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Naturally, The Good Earth thematizes the relationship between people and the land. Farms, fields, land, earth, dust, soil -- these terms pop up over and over again in the novel, as Wang Lung, O-lan and the other hard-working characters of the novel work the land. If the earth means merely one thing in the novel, it suggests constancy. Some years the harvest is plentiful, some years the harvest fails, but as long as a person owns a piece of the earth, comfort and nourishment will come again. Wang Lung's prosperity directly corresponds to the amount of land he owns, and his family's wealth follows from his understanding of and love of the fields. Moreover, O-lan, the character most responsible for his success, is thematically linked to the earth in terms of her brown color, her plain determined personality, and her fertility.
The earth also quite literally evokes tradition and ancestry. By the end of the novel those characters closest to the earth -- Wang Lung's father, O-lan, and Ching -- have been consigned to the earth. They are the earth once more, just like their ancestors. Their lessons, their wisdom, and even their bodies thus enter the cycle of feast and famine that follows from the earth.
By the novel's end, the connection between Wang Lung's family and the earth is almost totally severed. Wang Lung's sons have all chosen different paths, and though their comfort has been build from land-ownership and farming, they have little interest in continuing these pursuits. The novel ends with Wang Lung's sons speaking about selling the land, something that greatly distresses Wang Lung but that strikes the reader as inevitable.
"There was only this perfect sympathy of movement, of turning this earth of theirs over and over to the sun, this earth which formed their home and fed their bodies and made their gods . . . Some time, in some age, bodies of men and women had been buried there, houses had stood there, had fallen, and gone back into the earth. So would also their house, some time, return into the earth, their bodies also. Each had his turn at this earth. They worked on, moving together—together—producing the fruit of this earth." (Chapter 2)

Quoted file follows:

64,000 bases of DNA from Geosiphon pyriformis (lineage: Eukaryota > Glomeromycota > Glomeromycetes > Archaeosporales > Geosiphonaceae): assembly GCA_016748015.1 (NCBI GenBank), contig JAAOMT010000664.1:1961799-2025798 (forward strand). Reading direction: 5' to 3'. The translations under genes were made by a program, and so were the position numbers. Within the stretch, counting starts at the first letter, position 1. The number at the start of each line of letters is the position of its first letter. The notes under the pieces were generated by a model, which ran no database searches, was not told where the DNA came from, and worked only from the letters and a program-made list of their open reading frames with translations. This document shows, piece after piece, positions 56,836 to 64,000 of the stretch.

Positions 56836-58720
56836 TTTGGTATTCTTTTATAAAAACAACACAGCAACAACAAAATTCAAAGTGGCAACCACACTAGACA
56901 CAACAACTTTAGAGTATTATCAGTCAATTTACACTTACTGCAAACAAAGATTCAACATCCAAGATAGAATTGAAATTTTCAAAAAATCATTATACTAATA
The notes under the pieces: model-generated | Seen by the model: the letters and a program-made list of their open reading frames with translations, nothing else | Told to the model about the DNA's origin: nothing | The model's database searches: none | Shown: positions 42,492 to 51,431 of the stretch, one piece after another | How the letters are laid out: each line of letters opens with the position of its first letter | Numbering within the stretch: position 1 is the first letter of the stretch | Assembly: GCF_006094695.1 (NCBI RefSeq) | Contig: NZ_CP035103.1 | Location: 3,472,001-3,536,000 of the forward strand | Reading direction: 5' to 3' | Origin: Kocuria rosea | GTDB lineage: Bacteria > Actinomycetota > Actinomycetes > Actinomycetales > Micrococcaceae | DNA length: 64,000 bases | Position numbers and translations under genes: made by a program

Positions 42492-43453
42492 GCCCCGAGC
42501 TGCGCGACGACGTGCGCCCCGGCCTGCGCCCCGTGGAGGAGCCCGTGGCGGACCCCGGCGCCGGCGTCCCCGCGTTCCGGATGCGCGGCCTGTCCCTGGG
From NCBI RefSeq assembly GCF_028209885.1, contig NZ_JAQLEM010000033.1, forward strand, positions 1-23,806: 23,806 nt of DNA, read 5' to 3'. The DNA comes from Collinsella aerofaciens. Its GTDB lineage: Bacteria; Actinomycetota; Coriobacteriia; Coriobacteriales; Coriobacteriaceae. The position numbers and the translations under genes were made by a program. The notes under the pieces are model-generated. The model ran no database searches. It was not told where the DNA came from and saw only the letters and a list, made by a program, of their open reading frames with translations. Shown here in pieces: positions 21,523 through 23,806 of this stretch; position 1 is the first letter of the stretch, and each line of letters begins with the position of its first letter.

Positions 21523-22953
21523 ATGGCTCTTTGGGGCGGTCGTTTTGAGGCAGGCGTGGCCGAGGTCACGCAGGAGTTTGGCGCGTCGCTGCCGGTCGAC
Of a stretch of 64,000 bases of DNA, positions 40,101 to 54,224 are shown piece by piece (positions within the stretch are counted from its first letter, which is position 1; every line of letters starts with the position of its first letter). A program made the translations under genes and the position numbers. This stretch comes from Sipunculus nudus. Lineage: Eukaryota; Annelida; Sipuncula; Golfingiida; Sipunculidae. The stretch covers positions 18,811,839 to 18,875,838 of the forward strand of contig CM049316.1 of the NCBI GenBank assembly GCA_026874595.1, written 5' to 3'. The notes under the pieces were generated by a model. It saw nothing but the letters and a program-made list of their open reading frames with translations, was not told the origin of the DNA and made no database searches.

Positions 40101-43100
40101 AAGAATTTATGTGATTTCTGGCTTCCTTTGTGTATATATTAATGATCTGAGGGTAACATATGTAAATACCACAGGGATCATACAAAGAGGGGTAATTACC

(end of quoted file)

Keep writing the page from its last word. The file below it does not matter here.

This quotation from Chapter 2 describes Wang Lung’s and O-lan’s connection to the land. Buck emphasizes the cyclical nature of the earth. The repeated motions of “turning this earth of theirs over and over” parallels the image of people, homes, and fortunes rising up and falling back into the earth over and over again. This quotation is important as an early explanation of Wang Lung’s ethical and spiritual connection to the land, and also as an emphasis on the recurring motif of the earth’s permanence compared to the fleeting lives and fortunes of human beings.
"But Wang Lung thought of his land and pondered this way and that, with the sickened heart of deferred hope, how he could get back to it. He belonged, not to this scum which clung to the walls of a rich man’s house; nor did he belong to the rich man’s house. He belonged to the land and he could not live with any fullness until he felt the land under his feet and followed a plow in the springtime and bore a scythe in his hand at harvest." (Chapter 14)
Explanation for Quotation 2 >>
This quotation from Chapter 14 depicts when Wang Lung, now in the city, looks back on his land with longing. His connection to the simple life of the earth has been affirmed by his time in the poverty-stricken urban chaos of the city. This quotation is important because it shows Wang Lung thinking in terms of economic comparisons. He has always had a tendency to think of money, but this tendency has been strengthened by his experience of acute poverty in the city. His longing for the tangible connection to his land provided by the plow and scythe—the symbols of planting and harvest, and of effort and reward—also indicates the acute loneliness he feels.
"Sell their land! Then indeed are they growing poor. Land is one's flesh and blood." Chapter 5, pg. 37
The Good Earth